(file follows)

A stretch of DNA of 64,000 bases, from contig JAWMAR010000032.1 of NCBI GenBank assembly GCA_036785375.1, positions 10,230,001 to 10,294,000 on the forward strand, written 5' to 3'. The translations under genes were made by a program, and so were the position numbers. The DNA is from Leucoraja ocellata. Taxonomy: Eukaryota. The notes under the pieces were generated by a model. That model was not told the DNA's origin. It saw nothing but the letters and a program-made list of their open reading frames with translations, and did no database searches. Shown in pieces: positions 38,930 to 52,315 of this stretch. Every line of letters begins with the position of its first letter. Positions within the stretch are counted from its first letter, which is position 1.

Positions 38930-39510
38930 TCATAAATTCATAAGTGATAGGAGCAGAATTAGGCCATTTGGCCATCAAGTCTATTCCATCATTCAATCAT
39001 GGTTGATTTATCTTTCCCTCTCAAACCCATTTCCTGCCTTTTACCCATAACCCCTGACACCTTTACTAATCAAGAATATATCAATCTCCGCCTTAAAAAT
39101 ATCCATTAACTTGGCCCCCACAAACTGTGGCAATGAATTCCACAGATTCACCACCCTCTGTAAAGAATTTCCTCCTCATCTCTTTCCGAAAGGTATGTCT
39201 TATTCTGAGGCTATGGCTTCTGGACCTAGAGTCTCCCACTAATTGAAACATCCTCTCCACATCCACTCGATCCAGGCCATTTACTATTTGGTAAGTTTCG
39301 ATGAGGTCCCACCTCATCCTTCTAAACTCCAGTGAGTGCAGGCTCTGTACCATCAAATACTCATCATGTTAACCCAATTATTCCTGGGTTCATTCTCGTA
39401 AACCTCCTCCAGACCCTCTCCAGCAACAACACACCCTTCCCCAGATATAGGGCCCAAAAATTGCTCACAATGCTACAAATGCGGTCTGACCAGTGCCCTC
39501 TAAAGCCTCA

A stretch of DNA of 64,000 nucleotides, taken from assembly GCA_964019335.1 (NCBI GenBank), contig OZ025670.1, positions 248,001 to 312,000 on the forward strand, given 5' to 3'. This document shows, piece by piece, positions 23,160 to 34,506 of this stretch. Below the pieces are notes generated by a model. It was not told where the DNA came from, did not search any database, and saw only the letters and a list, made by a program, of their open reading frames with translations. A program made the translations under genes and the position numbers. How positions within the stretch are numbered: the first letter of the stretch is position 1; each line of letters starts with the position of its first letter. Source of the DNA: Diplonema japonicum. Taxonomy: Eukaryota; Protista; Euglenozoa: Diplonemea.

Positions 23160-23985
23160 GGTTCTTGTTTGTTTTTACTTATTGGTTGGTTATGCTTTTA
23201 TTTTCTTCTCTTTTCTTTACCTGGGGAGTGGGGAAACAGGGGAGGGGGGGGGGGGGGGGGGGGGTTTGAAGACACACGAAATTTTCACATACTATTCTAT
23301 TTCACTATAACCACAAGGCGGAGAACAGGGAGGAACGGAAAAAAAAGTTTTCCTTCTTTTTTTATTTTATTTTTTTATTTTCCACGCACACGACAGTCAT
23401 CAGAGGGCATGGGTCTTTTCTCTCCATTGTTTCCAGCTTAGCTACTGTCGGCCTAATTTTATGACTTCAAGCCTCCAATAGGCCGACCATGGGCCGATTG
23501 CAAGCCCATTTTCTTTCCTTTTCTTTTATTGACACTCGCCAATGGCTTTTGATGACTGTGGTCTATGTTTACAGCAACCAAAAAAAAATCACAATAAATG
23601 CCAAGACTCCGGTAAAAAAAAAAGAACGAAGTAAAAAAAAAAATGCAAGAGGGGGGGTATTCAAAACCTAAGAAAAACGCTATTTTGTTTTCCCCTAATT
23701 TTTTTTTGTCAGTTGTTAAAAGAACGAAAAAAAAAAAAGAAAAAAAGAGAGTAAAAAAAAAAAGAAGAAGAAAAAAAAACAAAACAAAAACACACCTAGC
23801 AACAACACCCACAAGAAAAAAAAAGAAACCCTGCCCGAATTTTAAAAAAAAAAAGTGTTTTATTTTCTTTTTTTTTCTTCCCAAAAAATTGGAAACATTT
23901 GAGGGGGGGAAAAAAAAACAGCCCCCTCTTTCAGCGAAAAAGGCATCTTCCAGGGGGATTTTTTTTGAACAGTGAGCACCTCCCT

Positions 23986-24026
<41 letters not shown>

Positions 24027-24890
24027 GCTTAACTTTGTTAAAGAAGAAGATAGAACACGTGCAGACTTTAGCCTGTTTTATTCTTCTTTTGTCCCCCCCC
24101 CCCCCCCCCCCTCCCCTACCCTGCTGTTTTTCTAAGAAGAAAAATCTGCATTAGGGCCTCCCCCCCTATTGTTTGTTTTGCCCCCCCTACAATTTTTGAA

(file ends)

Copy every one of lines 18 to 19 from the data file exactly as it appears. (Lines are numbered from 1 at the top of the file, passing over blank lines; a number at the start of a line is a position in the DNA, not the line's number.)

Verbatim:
23701 TTTTTTTGTCAGTTGTTAAAAGAACGAAAAAAAAAAAAGAAAAAAAGAGAGTAAAAAAAAAAAGAAGAAGAAAAAAAAACAAAACAAAAACACACCTAGC
23801 AACAACACCCACAAGAAAAAAAAAGAAACCCTGCCCGAATTTTAAAAAAAAAAAGTGTTTTATTTTCTTTTTTTTTCTTCCCAAAAAATTGGAAACATTT